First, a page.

It seems fitting that this, the end of the road for Jazzhouse, should take place in a church. The old venue in Niels Hemmingsens Gade has closed, and its requiem is being performed here, in Brorsons Kirke, by the Necks.
The Australian trio are often referred to as an improvisational jazz unit, but don’t come expecting solos: their pieces typically emerge out of an initial fragment of piano or bass, from Chris Abrahams and Lloyd Swanton respectively, underpinned by the eery jangling of bells and cymbals that crowd the feet of percussionist and drummer Tony Buck. Small alterations will start to stack up until they reach a hypnotic intensity, such that the end can feel like been snatched back home after a long and strange journey.
The setting tonight is particularly conducive to the mix of concentration and wonder that the Necks are capable of producing. The band is softly lit in the centre of the small church, surrounded by the audience in warm, candle-lit gloom. On the other side of the room I see two older women, heads resting against each other, with closed eyes and beatific smiles, while on the other side of a room a kid in a baseball cap bobs his head like he’s at an industrial techno set.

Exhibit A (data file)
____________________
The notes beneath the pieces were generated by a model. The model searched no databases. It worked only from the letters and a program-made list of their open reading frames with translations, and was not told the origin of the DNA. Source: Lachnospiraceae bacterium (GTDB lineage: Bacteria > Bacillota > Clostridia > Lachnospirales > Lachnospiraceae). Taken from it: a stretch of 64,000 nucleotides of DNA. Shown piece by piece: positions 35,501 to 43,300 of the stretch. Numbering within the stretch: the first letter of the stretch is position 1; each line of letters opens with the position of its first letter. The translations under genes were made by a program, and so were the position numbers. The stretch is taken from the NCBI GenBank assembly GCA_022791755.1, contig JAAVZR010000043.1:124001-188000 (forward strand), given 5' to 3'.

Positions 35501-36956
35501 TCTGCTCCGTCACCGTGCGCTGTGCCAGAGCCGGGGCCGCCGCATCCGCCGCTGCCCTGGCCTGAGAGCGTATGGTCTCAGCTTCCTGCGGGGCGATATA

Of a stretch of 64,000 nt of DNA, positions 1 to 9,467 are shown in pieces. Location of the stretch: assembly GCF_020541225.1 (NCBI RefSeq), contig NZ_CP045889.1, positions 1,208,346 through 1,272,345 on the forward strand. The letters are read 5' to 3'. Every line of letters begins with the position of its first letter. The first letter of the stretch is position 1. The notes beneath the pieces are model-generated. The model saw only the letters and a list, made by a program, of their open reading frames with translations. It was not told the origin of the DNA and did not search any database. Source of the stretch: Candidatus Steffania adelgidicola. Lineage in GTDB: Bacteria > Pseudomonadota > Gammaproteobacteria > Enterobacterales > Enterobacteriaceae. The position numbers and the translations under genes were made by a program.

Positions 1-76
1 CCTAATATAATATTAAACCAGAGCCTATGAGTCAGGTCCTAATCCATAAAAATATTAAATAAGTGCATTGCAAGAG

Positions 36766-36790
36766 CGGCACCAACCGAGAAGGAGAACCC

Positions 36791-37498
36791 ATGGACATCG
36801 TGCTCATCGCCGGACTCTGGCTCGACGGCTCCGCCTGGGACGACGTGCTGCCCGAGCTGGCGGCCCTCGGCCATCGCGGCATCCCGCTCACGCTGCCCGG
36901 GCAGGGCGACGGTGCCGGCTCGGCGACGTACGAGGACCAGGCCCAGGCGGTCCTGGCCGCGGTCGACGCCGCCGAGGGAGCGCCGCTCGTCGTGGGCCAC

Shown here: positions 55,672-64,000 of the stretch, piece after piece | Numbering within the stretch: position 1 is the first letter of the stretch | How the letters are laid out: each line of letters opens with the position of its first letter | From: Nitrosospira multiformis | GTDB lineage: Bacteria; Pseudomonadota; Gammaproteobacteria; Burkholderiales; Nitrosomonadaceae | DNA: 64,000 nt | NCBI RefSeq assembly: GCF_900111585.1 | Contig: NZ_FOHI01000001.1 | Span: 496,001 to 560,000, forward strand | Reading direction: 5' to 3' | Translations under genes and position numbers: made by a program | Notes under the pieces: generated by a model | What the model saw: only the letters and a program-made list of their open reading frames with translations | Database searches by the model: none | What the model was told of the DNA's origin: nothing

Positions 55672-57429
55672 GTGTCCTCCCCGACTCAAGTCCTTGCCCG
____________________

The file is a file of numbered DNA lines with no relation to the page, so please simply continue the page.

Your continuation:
Those two reactions help explain just why its hard to talk about the Necks’ music in a convincing way. There is a layer of abstraction to it that allows this huge divergence of interpretation. Tonight they play two sets of uninterrupted music, of roughly 45 minutes each, with an intermission in between.
The first slowly develops out of a beguiling, endless series of piano arpeggios that would put Lubomyr Melnyk to shame. This has the insistency of classical minimalism, but the bass and drums rescue it from an academic exercise and inject real pathos into the piece. At the same time Abrahams’ piano mutations feel closer to a DJ performing the perfectly beat-matched transition from one track to another, by subtly changing the emphasis in a chord.
The intense crescendos of the first set are replaced by a more brooding and searching second half, much closer to what you might have heard in the first couple of tracks from their latest album, Unfold. In this comparative quietness Buck’s percussion has a change to shine through more, especially towards the end when he manages to produce some banshee sounds from his kit by dragging a small cymbal against the skins of the drums.
There is a long pause at the end of the concert, as the last strains echo around the small church. Then the dream breaks, the lights go up, a cold December night comes grasping through the doors. So long Jazzhouse, and thanks for this, your last gift.